When your body becomes your password, the end of the login is nigh

Johnatan56

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Aug 23, 2013
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30,496
Apple uses your finger print on their newer iPads to allow access to aspects of its operation. That is a password.

A password is a login detail. Just happens to be that your finger is both the username and the password.
 

Swa

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May 4, 2012
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Passwords are a pain. I’ve just had to rummage around for the password required in order to post this article. I seem to have 100 or more different identities on different websites to manage.
Use Opera 12. Solved the problem ages ago. :)

Apple uses your finger print on their newer iPads to allow access to aspects of its operation. That is a password.
Just because some outdated company is breaking the rule doesn't make it any less valid.
 

Space_Chief

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Aug 22, 2012
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Gives new meaning to that age old DOS-era typo joke...

Please do not be offended....

"Please insert d*ck into drive A:
Press any key to continue ..."
 

zippy

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Joined
May 31, 2005
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10,191
Exactly. Biometrics on its own is too risky. It can be duplicated or simulated. But using it as part of the password is a very secure solution.
Can be argued that passwords are even worse. People forget them. Write them down. Use obvious ones.

For every argument against biometric, passwords are worse.

The mistake people about any kind of access control is that they think it should be perfect. The same with encryption. It's never perfect. The best access control is no access at all. I.e. Build a wall, not a door with a lock. (Yes you blow the wall down, but you get my meaning)

Every access control can compromised. It's a question of whether the cost/effort of breaking it is justified by the value of what's behind the door.
 

Swa

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Can be argued that passwords are even worse. People forget them. Write them down. Use obvious ones.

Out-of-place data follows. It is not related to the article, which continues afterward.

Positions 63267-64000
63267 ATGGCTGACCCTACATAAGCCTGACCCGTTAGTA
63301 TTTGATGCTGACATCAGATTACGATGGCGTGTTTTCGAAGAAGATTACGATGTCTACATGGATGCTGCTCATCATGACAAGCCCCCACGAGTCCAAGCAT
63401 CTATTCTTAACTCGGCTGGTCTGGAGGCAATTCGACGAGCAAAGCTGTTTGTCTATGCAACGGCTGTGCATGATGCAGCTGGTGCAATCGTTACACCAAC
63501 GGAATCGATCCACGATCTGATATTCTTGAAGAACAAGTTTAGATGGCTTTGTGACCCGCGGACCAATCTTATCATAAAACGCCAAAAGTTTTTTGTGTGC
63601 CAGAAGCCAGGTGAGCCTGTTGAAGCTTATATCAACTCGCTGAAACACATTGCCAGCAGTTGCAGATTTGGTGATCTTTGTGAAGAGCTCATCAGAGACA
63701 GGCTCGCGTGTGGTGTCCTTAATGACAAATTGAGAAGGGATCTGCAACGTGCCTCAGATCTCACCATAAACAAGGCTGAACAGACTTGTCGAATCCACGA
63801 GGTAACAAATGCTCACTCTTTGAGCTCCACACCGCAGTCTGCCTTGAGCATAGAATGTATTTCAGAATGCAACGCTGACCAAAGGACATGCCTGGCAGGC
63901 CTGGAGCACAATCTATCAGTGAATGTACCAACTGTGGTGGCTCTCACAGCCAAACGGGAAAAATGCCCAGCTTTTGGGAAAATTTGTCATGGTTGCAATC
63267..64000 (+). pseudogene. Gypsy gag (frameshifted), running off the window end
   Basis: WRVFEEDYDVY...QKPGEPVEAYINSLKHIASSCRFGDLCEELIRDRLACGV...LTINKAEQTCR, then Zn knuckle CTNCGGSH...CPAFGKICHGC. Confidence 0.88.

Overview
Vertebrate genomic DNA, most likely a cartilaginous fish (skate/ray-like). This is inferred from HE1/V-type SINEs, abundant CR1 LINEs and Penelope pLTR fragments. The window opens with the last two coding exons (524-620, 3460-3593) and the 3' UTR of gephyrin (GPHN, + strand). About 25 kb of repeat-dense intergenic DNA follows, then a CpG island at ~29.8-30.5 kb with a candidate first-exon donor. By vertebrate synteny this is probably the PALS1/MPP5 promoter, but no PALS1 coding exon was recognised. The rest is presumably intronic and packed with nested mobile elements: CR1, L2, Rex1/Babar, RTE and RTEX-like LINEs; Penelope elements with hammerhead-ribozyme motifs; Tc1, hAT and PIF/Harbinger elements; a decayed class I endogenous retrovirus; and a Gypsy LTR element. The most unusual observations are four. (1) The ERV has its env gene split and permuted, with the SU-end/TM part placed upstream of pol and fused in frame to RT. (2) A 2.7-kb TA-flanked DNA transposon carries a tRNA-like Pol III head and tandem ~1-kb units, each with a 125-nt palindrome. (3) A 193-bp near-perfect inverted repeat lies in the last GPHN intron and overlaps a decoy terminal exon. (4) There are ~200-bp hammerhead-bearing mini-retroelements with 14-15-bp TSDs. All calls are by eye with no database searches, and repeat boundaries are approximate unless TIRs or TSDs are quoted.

For every argument against biometric, passwords are worse.

The mistake people about any kind of access control is that they think it should be perfect. The same with encryption. It's never perfect. The best access control is no access at all. I.e. Build a wall, not a door with a lock. (Yes you blow the wall down, but you get my meaning)

Every access control can compromised. It's a question of whether the cost/effort of breaking it is justified by the value of what's behind the door.
Problem with biometrics is that once it's compromised it's useless. You can't change your fingerprint, voice, iris or any other part of your body. It's good as part of a login to make passwords more secure.
 

The Door

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Jul 18, 2008
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Problem with biometrics is that once it's compromised it's useless. You can't change your fingerprint, voice, iris or any other part of your body. It's good as part of a login to make passwords more secure.

This. Ultimately I reckon we'll likely see a wearable or embedded chip as the solution... that plus pin/pw.
 
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zippy

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May 31, 2005
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10,191
Problem with biometrics is that once it's compromised it's useless. You can't change your fingerprint, voice, iris or any other part of your body. It's good as part of a login to make passwords more secure.
I don't disagree, but my point is that the cost of replicating the average persons fingerprints or iris vastly outweigh the benefit. It's far cheaper to steal data from the general public by gathering millions of passwords using malware than it is to gather the same volume of biometric data.
 
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